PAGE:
How about sorry? It probably is the hardest word to say if you come from a place of “never explain, never apologise.” One of the injured passengers says she is still waiting to hear from him, and that no apology has been offered.

2) The whole Brexit mess in the UK is getting more and more absurd almost by the hour; it’s taking over the headlines to the extent that the media can barely keep up with the twists, turns, events, happenings. Prime Minister Theresa May seems to be ever more stuck between a rock and hard place, her apparent innate inflexibility making her dig deeper into the hole she’s already in.

Absurd is one way of describing the Brexit mess. It’s the stuff that nightmares are made of.

Antidotes are necessary – walking in nature, watching birds, appreciating what is good in life and being kind and generous to others, maybe giving them a smile (however they voted in that confounded referendum).

A great nation is like a great man: when he makes mistakes, he realises it. Having realised it, he admits it. Having admitted it, he corrects it. He considers those who point out his faults as his most benevolent teachers.            Lao Tzu

Sorry doesn’t have to be the hardest word.


Photo by Pixabay on


laughing women sitting in front of table doing high five clap

You know what good will is when you experience it

Saturday’s People’s Vote march in central London – where an estimated 700,000 people, all concerned about the impending doom-laden no-deal or hard Brexit –  united together in harmonious solidarity to express their feelings and demand a final say on what happens.

Britain, my country, is in a state of flux, and has been riven since the 2016 referendum. People marching and demonstrating on Saturday were demanding a second vote on the final Brexit deal (if a final deal ever emerges. Goodness knows they’ve been negotiating for long enough and have only recently started to leak out some alarming details, should we tip over the cliff edge with no proper deal at all on 29th March.)

I wasn’t in London, I’d just come back from holiday, but I followed the events via Twitter and news media. And I’ve signed the People’s Vote petition. What struck me was the huge amount of good will that seemed to be around. People of all ages were cooperating. It made for moving, heart-warming reading and viewing.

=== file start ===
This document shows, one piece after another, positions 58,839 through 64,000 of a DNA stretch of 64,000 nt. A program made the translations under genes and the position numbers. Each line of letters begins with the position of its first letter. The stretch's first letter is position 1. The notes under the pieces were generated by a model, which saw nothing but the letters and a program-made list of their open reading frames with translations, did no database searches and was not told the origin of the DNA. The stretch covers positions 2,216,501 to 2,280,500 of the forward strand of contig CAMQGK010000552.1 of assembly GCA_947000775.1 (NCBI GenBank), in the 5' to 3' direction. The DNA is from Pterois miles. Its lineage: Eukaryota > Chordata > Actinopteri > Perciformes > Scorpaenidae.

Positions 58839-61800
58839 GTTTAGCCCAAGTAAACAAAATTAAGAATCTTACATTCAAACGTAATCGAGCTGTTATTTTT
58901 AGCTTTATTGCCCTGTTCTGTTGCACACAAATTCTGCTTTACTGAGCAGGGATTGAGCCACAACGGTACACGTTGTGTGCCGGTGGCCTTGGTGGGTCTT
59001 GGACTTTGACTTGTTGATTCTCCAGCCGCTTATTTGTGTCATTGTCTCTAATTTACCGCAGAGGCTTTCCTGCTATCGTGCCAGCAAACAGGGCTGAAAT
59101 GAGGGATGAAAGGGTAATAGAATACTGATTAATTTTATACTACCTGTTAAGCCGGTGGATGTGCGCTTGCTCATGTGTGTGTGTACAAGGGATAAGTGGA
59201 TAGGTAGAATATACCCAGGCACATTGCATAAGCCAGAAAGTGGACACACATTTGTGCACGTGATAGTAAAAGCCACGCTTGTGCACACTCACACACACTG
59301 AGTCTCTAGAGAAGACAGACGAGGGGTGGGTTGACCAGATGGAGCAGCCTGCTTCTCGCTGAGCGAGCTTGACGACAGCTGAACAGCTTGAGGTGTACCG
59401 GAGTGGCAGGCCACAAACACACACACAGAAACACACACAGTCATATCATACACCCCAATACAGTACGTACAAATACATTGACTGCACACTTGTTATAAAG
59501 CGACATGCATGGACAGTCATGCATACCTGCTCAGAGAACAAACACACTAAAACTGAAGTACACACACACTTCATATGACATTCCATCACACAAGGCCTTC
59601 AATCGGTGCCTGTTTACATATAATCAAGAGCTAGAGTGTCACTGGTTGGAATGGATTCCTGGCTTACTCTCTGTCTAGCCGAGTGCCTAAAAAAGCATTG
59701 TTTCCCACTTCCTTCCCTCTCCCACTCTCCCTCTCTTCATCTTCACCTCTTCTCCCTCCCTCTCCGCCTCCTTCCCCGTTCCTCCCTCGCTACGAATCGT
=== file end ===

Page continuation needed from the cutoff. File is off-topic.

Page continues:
Italian psychologist Roberto Assagioli – a contemporary of Jung – focused on the use of the will. Assagioli’s work is often called “a psychology with a soul”. He would most certainly have supported the People’s Vote march; he went to prison for his views and attitudes during WW2.

Assagioli outlined three identifiable expressions of will:

The strong will, where determination and persistence are engaged to reach an aim or goal. Strength of purpose and a clear outcome are sought, and there may be a rigidity of focus too. Hard Brexit?

The skilful will, where we’re prepared to deviate from a straight line or pathway to a desired goal, acknowledging that we may have to shift position, change and alter expectations along the way. The skill is not to lose sight of the goal, but to be prepared to make concessions and evolve with the situation along the way. What the People’s Vote was saying? Minds can be changed.

Then there’s good will, which can permeate both the strong and the skilful will by bringing openness, acceptability of the situation we find ourselves in and work to understand and include the viewpoints of others. With good will, much can be achieved. There are good feelings, an ambient atmosphere and meaningful connections with others are made.

Good will is one of those qualities that we recognise we when we experience it, but it’s hard to describe. There was a lot of it about on that march, and it’s that kind of thing which makes me feel proud to be British. Don’t let’s lose sight of it – we need it to help us out of the hole we’re in.